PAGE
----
we are all squirrels here

Mr. Squirrel likes to have resources stored away. When I was nursing, there was nothing he delighted in more than taking a peek at the freezer stash of milk bags. Sure, he liked to see them all in there because it meant he could feed our boy from a bottle. But the real thrill was knowing that there was a stash saved up. He likes pesto and blueberries in the freezer, he likes wood piles, he likes the physical evidence of our survival for the future.

I mean, it’s great! But not really my kind of thrill.

This Squirrel, by contrast, likes to make things. Yes, sewing skirts again! These are # 8 and #9 Barcelona Skirts by Amy Butler. They are modified, of course. I started making 19″ versions a while back, something shorter and more fun. And also thrifty, because as you can see here you can get two skirts by cutting your fabric yardage down the center crease!
  
They are lined, and with a contrast color zipper in back. Notice this beautiful roundy blue and white print? It was a tea towel given to me by Miss Joanie, way back. And I knew upon sight that I would never use it as a tea towel — the pattern was way too pleasing and it would need to be something to wear or carry. Also because: Miss Joanie Magic.

And more inspiration came from B., who had whipped out her own new skirt of this lightweight denim with an offset contrast band like the one at left. Mind-blowing idea. This is a friend who has an extremely busy life and is unbelievably talented at everything she does (and yet pretty mellow about all of her excellence) and she recently embarked on a new adventure of her own…and I was thinking, wow, I could be sewing too.

But because I’m me, certainly talented in my own right but not very spatial or numerical in my intelligence (unlike B.), I needed a lot of mathematical support from Mr. Squirrel the Math Teacher about how to cut out the contrast fabrics. I COULD have figured it out on my own, but I might have needed to construct a paper model to have it make sense to me.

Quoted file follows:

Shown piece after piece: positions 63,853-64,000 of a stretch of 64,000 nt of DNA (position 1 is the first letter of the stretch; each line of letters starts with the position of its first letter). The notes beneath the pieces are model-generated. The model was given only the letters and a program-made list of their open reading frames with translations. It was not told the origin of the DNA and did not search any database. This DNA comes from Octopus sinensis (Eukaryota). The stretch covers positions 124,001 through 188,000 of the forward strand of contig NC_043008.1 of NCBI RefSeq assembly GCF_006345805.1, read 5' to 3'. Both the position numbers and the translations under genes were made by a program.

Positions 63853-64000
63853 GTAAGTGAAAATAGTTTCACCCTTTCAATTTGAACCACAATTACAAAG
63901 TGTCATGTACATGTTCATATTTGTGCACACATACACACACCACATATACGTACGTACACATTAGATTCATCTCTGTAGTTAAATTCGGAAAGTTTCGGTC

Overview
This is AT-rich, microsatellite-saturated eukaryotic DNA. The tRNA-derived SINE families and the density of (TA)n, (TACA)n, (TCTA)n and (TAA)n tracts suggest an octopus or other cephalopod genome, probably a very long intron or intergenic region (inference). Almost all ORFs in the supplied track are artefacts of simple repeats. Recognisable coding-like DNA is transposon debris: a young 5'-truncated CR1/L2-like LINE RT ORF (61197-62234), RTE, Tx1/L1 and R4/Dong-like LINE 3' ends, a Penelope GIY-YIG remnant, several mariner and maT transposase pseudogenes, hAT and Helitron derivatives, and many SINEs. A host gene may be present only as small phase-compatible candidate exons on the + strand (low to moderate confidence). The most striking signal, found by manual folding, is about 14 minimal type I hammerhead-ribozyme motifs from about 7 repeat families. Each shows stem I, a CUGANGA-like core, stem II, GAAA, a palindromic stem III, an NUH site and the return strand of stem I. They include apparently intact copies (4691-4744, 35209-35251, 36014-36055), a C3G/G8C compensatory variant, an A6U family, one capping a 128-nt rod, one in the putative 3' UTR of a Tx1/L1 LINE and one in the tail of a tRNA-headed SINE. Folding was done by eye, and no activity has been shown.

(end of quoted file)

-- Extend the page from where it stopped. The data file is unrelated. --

And after years of feeling really irritated by the strangely shaped, awkwardly sized, spiraling, knotty, or otherwise unusual pieces of wood that do not fit nicely with their straight and narrow compatriots, and generally tossing them behind the pristine woodpile, I have come up with a solution. We now have a Fly Your Freak Flag Woodpile, pictured above, for those punk rockers, those iconoclasts, who are curvaceous, funky, and nonconformist. They seemed to want an organically-shaped woodpile made in their own image and I think they are much happier in their own place of prominence than being tossed away and shamed to the back of the woodpile.

And this, below, is one way that my big boy, out taking the world by storm now, shows his mother that he cares. He created 21 Drive To School Playlists for me; each one is just about the right length to get me to or from school. Who is lucky enough to get a mixtape from their own teenage son?!

This girl is, that’s who.
#4 was pretty great, ending on the perfect Pirates of the Caribbean “pump up” note as I pulled into the parking lot. (“It’s been emotional” is a dialogue clip from the movie Lock Stock and Two Smoking Barrels, a cult fave around here and one of my favorite parts of parenting a teenager…sharing the best cult classics in books and movies.) For me, Alejandro will always be his pump up song, because it was what we were listening to as he tied on his tie in the car on that icy, frigid New Hampshire morning, so that he could go have his interview at the school where he is now attending. It took at least three tries to get the tie right.

And #7 also has its charm, particularly the juxtaposition of the first and second songs, somehow perfectly summing up the boy and teen.

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So much was done.